Wed­ding Plan­ner

Bride & Groom - - CONTENTS -

You have de­cided to take the big plunge and are now won­der­ing how to plan the per­fect wed­ding. Man­ag­ing such a ma­jor event can seem a lit­tle daunt­ing, so we’ve put to­gether this plan­ner as a guide to help you or­gan­ise your big day and keep things run­ning smoothly. While some wed­dings are lav­ish events with hun­dreds of guests, oth­ers are sim­ple, in­ti­mate oc­ca­sions shared with close fam­ily and a few friends. If you are plan­ning an in­for­mal wed­ding you do not need to ob­serve many of the for­mal­i­ties, but there are still some points of eti­quette and tra­di­tions that you may find use­ful.

Be­fore you be­gin, you and your part­ner should sit down and dis­cuss what you both ex­pect from your wed­ding day. Com­mu­ni­ca­tion is para­mount when it comes to or­gan­is­ing your wed­ding, and ex­press­ing your ex­pec­ta­tions and wishes from the start will pre­vent mis­un­der­stand­ings and dis­agree­ments later on. Dis­cuss and de­cide on the style of wed­ding you want, bear­ing in mind that what the bride and her at­ten­dants wear will set the mood and in­flu­ence the flow­ers, trans­port, cer­e­mony and re­cep­tion. Another de­ci­sion you need to make early is where you will hold the re­cep­tion and who will take the pho­to­graphs, as most wed­dings take place on the week­end and some­times re­cep­tion venues and pho­tog­ra­phers are booked up to a year or more in ad­vance.

Your wed­ding is prob­a­bly the big­gest event you will ever have to or­gan­ise. But, by tak­ing things one step at a time, you can make this a fun and ex­cit­ing ex­pe­ri­ence cul­mi­nat­ing in one of the best days of your lives. The Wed­ding Count­down on page 160 will help you pri­ori­tise tasks and set a sched­ule lead­ing up to the big day. We hope you find this ver­sion of our plan­ner use­ful in help­ing you achieve a re­lax­ing en­gage­ment and en­joy­able wed­ding day. To down­load the full wed­ding plan­ner and help­ful check­lists, visit www.bride­and­groom.co.nz

the en­gage­ment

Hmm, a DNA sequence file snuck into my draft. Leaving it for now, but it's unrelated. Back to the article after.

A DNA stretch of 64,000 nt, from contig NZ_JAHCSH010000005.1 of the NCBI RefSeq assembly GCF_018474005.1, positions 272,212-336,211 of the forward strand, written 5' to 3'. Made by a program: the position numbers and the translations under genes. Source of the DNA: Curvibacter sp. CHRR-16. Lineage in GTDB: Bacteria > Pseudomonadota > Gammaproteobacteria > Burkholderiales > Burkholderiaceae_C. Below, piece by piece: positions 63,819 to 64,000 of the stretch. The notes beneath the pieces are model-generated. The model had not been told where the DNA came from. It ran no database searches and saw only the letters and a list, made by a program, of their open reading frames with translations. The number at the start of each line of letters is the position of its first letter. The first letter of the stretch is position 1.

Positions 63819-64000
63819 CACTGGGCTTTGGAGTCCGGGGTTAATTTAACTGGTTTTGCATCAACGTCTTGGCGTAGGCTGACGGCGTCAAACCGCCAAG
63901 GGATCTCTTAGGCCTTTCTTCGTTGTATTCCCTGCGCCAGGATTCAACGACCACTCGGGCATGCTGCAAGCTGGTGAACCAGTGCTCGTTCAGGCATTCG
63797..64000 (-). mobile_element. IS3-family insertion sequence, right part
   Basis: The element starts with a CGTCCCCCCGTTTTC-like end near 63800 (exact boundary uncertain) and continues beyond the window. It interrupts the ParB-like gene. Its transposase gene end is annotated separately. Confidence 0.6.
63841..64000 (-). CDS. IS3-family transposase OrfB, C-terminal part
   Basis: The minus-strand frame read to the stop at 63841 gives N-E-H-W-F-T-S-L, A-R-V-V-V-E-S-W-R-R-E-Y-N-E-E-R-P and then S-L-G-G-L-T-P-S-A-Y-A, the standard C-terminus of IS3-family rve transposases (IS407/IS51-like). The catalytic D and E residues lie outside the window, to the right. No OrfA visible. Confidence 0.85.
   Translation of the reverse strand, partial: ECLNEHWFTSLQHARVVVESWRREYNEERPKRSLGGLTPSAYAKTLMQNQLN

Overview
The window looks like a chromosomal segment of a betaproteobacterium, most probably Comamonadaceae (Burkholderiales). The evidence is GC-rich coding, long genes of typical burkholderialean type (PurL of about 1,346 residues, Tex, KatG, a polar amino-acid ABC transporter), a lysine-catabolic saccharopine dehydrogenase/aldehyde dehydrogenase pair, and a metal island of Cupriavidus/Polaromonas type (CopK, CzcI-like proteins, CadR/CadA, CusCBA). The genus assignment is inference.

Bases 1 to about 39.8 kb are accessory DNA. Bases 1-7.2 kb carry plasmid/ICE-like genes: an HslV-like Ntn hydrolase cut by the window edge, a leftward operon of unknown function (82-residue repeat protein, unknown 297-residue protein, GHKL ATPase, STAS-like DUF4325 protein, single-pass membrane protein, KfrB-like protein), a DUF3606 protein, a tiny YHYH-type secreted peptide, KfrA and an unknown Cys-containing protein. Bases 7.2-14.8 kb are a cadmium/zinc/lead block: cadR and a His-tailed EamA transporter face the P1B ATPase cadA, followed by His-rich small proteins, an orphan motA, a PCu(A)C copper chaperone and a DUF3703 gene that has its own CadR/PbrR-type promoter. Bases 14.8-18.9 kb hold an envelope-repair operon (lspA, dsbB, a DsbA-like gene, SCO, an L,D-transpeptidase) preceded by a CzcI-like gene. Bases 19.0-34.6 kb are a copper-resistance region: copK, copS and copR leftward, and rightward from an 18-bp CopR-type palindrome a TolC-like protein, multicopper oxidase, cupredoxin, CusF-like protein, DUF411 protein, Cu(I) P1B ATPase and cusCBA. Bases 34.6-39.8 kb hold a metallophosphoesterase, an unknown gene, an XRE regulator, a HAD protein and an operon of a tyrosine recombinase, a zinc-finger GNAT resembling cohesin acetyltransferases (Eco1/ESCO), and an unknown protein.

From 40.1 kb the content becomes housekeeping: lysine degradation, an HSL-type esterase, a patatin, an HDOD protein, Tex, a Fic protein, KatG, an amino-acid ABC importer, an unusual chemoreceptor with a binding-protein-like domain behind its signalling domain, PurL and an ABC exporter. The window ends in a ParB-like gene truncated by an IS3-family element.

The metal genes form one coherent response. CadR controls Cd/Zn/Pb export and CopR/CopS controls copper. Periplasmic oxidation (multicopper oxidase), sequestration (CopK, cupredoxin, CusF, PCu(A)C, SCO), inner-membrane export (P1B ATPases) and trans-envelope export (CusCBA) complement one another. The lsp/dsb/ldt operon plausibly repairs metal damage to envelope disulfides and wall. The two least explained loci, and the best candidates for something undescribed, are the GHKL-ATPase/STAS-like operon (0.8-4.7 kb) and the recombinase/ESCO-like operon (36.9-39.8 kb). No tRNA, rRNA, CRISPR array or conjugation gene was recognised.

As soon as you de­cide to marry, con­sider your­selves en­gaged. Your im­me­di­ate fam­i­lies should be the first to know. You may de­cide to wait un­til you have bought the en­gage­ment ring be­fore an­nounc­ing your en­gage­ment of­fi­cially.

en­gage­ment ring

Take into con­sid­er­a­tion your colour­ing, life­style and the shape of your hands when choos­ing your ring. Tall and long-fin­gered peo­ple suit large rings, while smaller peo­ple tend to suit sim­ple shapes. Gold is the tra­di­tional metal for en­gage­ment and wed­ding rings. It varies in colour ac­cord­ing to the other met­als mixed with it – from white, to yel­low, to rose gold. Plat­inum, a nat­u­ral white metal, is very hard wear­ing and is of­ten com­bined with di­a­monds.

A carat is the stan­dard mea­sure of gold and pre­cious stones. It in­di­cates the quan­tity of other metal in­cluded to make gold stronger and more hard-wear­ing. Pure gold is con­sid­ered too soft for con­tin­u­ous ring wear; 24 carats is pure gold; 22 carats is 22 parts gold and two parts other met­als; 18 carats is 18 parts gold and six parts other, and so on. For pre­cious stones, 1 carat is 0.20g and is a mea­sure of weight not qual­ity.

wed­ding rings

Try to choose a wed­ding ring that is sim­i­lar in shape and ma­te­rial to your en­gage­ment ring. Check that the metal is the same, and that they fit snugly and don’t rub against each other. Or­der­ing your wed­ding ring at least eight to 10 weeks be­fore the wed­ding is a good idea, in case it has to be al­tered. Match­ing bride and groom sets are of­ten avail­able. Visit a well-es­tab­lished jeweller who can help you make your de­ci­sion.

At the cer­e­mony, the wed­ding rings are tra­di­tion­ally looked af­ter by the best­man un­til they are needed. Alternatively, the page­boy can carry the rings tied onto a cush­ion.

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